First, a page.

[This decadent-tasting spread is not only good for you, it’s high protein and allergy-friendly, too! Plus it’s vegan, sugar-free, gluten-free, grain-free, dairy-free, egg free, soy-free, nut-free, yeast-free, and low glycemic. Suitable for all stages on an anti-candida diet.]
What’s the most dreaded question ever asked of a vegan? Go ahead and guess. Here are some to get you started:
- “Wow, I guess you must really love veggies, eh?”
- “So, are you friends with Ellen DeGeneres?”
- “Is it pronounced VEE-gun or VAY-gun?”
- “Wanna come back to my place and split a tofu pizza?”
Okay, so I was being a bit crafty here, since none of those is the question I’m thinking about. (But the answers to those ones are, respectively: I really do. Only in my mind. But I would dearly love to serve up some treats from my new cookbook on her show. VEE-gun, though some of us oldies still use the antiquated VAY-gun. Well. . . . okay. [That last one was an actual question posed to me many years ago on a date with Rocker Guy. The pizza was great, but too bad the relationship sucked.].
The single question, then, that is most dreaded by VEE-guns far and wide is this:
So. . . . where do you get your protein?
[Protein-packed Mocha Sunbutter Spread on Zema’s Madhouse Gluten-Free Cocoa Teff Pancakes]
I remember being fascinated, entranced, delighted and enthralled when, in nutrition school, I first learned about all the myriad sources of protein while studying macronutrients. (Come to think of it, I was fascinated, entranced, delighted and enthralled by everything I learned in nutrition school–loved every minute of that year!).
Virtually all foods contain SOME proteins, but they are, of course, highly concentrated in animal products. What most people don’t realize, however, is that protein is also abundant in plant foods. Just take a look at this post.
In the past couple of years, I’ve been making a concerted effort to eat more bean-based protein, partly because of my osteopenia scare a while back, and partly because I love beans but just don’t think of them often enough. Pair that with my ongoing quest to find quick, easy and delectable recipes to prepare and, well, this nut butter was a natural.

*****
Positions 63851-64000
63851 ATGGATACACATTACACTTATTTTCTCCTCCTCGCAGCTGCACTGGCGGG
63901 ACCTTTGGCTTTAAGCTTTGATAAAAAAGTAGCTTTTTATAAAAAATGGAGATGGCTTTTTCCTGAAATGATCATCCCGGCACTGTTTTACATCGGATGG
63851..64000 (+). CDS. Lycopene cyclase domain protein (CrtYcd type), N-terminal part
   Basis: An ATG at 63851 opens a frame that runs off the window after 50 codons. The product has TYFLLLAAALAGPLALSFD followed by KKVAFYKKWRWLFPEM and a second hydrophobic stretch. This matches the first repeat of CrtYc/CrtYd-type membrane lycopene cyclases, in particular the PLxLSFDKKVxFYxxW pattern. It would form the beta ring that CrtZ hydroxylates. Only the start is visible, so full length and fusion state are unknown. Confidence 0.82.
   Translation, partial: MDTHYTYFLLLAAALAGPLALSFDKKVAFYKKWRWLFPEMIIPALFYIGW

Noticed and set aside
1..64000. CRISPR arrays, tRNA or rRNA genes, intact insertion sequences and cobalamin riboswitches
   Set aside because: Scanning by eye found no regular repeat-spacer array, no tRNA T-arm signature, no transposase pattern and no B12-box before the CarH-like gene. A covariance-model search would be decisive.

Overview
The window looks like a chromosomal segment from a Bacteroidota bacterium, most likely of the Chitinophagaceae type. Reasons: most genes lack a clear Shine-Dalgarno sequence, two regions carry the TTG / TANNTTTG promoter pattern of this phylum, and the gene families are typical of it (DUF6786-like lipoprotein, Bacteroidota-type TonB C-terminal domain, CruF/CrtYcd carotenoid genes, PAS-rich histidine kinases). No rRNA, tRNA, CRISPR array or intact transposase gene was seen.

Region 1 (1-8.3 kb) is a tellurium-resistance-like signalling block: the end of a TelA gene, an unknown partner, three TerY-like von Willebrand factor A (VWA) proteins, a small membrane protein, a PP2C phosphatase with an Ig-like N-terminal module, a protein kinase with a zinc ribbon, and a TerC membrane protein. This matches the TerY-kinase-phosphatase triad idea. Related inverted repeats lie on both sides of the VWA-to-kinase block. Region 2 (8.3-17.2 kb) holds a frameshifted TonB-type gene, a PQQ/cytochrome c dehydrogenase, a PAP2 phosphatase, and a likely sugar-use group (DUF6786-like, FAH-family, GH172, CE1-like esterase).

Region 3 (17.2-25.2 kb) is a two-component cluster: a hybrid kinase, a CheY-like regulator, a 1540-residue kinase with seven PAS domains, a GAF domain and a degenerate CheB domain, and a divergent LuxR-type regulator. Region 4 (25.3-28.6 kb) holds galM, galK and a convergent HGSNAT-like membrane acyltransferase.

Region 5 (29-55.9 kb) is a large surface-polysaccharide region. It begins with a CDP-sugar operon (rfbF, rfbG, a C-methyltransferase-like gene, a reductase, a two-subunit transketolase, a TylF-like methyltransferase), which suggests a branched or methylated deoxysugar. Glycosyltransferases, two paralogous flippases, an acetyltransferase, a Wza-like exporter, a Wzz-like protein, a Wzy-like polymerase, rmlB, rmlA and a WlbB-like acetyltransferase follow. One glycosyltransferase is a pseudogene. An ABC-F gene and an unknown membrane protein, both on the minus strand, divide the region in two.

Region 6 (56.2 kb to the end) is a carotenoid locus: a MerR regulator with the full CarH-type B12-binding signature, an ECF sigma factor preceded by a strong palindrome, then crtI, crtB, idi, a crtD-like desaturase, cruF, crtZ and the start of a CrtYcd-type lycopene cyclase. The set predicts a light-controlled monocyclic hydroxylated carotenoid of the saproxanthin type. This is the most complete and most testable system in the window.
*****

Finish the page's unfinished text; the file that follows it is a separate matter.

Whenever I teach a program like the Candida Kick-Start or work with individual clients, I’m invariably asked about quick recipes that can be prepared in advance. I know that making everything from scratch, as I usually do, can be time consuming; those of us who follow a whole-foods diet tend to find our own little tips and tricks over time.
Although I used to be the Queen of Fast Food (McDonald’s and I were practically engaged at one point), these days, my “fast” food is typically something homemade. So I was particularly delighted when I encountered not one, but two products that can help me in that area.
A few months ago, I received a huge parcel from the folks at Growing Naturals, who were kind enough to send me samples of their raw, sprouted powders along with a bag of their rice milk powder (to whip up instant rice milk!). Their products are all organic, gluten-free, vegan, whole grain and contain a full amino acid profile. I’ve really enjoyed every one that I’ve tried, and I think the pea proteins are actually my favorites, though I’ve got a stellar recipe in the works using the rice milk powder, too!